In his talk the next day, he pointed out the object’s striking resemblance to a satellite. In the audience was Mike Brown, one of the mission’s Science Co-Investigators (who, on an unrelated note, is perhaps best known for his contributions to stripping Pluto of its “planet” status). Brown interrupted to ask Noll if he had looked at the data from the other observation on September 14, but Noll admitted that he had not had a chance yet. According to Noll, before he finished presenting, Brown examined the data from September 14 and exclaimed, “I see it there too!”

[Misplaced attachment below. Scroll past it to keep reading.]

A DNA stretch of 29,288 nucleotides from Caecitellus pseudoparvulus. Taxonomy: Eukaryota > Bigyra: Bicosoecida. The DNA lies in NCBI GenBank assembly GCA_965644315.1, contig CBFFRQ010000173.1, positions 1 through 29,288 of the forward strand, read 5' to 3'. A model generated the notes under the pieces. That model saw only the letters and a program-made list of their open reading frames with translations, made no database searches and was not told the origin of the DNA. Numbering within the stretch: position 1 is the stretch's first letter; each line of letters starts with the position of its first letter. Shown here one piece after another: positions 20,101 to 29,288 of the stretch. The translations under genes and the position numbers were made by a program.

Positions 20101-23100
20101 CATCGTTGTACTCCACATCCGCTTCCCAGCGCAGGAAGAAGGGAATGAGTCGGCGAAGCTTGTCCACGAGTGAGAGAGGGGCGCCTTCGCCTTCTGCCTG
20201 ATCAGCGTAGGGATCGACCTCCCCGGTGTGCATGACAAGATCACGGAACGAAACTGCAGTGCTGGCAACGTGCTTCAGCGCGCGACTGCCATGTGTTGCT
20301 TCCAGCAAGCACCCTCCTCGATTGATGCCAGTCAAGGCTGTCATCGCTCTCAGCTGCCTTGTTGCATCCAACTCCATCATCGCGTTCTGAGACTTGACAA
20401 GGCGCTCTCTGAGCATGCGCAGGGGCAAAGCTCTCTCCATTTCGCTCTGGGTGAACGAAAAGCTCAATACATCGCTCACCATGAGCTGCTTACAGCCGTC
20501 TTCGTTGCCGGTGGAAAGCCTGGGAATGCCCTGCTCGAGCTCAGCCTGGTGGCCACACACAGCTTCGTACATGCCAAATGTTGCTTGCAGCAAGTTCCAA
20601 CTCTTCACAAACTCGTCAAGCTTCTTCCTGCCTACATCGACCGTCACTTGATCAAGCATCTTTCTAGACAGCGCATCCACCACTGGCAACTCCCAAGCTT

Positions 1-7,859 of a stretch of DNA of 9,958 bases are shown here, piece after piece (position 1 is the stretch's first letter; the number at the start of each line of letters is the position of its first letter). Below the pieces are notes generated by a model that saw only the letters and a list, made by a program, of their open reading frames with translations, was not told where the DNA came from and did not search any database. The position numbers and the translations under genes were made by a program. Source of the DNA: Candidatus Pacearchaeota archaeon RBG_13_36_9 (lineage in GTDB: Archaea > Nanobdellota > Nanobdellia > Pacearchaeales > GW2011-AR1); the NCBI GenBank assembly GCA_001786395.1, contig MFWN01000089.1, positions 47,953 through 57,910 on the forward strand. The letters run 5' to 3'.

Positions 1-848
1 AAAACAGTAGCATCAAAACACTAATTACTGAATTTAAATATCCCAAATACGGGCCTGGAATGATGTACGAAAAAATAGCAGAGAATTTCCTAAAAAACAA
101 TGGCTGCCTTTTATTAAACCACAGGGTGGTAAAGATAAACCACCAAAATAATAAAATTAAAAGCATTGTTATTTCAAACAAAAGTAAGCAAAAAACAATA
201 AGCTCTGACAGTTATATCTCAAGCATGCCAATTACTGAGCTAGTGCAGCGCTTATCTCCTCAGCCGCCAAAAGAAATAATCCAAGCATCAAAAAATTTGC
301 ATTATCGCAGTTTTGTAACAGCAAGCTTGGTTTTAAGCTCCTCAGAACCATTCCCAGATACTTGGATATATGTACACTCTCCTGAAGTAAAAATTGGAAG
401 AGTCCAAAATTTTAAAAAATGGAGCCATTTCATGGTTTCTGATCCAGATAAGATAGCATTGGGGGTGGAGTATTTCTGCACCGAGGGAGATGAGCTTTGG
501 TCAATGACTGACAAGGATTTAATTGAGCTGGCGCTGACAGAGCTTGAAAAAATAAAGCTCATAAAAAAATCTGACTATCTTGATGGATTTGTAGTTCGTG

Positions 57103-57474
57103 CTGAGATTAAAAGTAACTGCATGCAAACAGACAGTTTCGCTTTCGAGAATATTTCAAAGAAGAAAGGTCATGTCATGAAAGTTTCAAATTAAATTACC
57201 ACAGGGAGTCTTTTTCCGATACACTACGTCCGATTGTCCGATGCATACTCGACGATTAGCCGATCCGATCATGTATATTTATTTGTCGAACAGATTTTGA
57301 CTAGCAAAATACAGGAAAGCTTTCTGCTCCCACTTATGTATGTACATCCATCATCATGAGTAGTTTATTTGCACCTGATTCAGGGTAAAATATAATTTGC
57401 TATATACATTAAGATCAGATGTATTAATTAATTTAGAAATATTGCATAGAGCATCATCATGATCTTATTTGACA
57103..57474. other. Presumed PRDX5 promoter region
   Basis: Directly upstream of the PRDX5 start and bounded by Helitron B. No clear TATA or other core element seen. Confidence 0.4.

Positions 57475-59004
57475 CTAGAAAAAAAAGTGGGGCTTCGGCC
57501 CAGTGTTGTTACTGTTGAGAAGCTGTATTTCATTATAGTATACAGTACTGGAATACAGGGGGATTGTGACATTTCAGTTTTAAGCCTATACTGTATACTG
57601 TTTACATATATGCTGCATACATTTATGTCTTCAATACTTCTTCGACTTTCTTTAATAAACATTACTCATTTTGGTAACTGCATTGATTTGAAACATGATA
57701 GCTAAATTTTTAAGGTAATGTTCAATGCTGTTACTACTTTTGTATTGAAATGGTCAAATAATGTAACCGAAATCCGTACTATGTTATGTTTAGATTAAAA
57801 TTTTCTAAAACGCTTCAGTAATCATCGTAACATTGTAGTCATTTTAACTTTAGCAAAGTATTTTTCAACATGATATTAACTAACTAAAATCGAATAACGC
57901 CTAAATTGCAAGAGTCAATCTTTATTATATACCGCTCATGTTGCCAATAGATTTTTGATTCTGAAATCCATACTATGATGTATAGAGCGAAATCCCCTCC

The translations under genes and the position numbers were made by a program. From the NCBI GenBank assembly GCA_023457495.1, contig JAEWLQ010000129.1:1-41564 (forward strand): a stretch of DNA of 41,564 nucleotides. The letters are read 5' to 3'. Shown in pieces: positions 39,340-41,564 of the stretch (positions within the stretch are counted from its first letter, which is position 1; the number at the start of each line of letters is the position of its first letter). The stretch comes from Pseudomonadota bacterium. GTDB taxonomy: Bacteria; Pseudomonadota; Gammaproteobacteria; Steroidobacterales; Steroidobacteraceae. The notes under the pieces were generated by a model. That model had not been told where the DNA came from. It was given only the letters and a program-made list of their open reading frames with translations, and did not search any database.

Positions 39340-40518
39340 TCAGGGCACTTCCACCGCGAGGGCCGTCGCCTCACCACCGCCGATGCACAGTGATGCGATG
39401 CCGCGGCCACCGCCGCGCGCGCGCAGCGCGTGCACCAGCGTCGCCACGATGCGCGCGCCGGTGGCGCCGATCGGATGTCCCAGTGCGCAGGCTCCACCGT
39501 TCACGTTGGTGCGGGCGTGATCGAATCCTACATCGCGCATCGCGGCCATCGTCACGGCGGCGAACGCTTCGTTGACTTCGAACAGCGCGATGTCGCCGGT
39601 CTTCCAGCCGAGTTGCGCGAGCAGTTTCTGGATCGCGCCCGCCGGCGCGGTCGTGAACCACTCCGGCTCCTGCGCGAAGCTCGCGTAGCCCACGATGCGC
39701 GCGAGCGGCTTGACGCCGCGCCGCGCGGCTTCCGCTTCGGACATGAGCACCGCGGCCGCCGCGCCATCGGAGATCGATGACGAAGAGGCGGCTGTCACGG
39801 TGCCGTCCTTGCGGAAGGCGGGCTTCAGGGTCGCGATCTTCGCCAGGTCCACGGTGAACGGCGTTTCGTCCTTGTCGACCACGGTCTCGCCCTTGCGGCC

Everyone crowded around Brown’s laptop. Had they actually discovered a satellite of Eurybates? The team noticed that as they compared the two photos, the object appeared to have moved a little, like a satellite might. They eventually checked to see whether the object’s observed positions fit any reasonable orbits, and as it turned out, they fit many possible orbits. From a planetary dynamics perspective, it also made sense that Eurybates might have a satellite. Eurybates is one of a massive set of fragments created by the same asteroid collision, so the idea that one of these fragments might be orbiting Eurybates is not far-fetched. These were all steps in the right direction, but not conclusive evidence. The team had only two observations so far, and according to Noll, “You never really believe anything until you’ve seen it the third time, so we had to get more data.” They submitted an urgent proposal to use Hubble again, which was approved so quickly that the team was able to get their observations about a month later (as opposed to the usual 1-2 years). They requested twelve chances to observe the satellite, but they were granted three. If they could see the satellite again on at least one of the three, they would be given the other nine.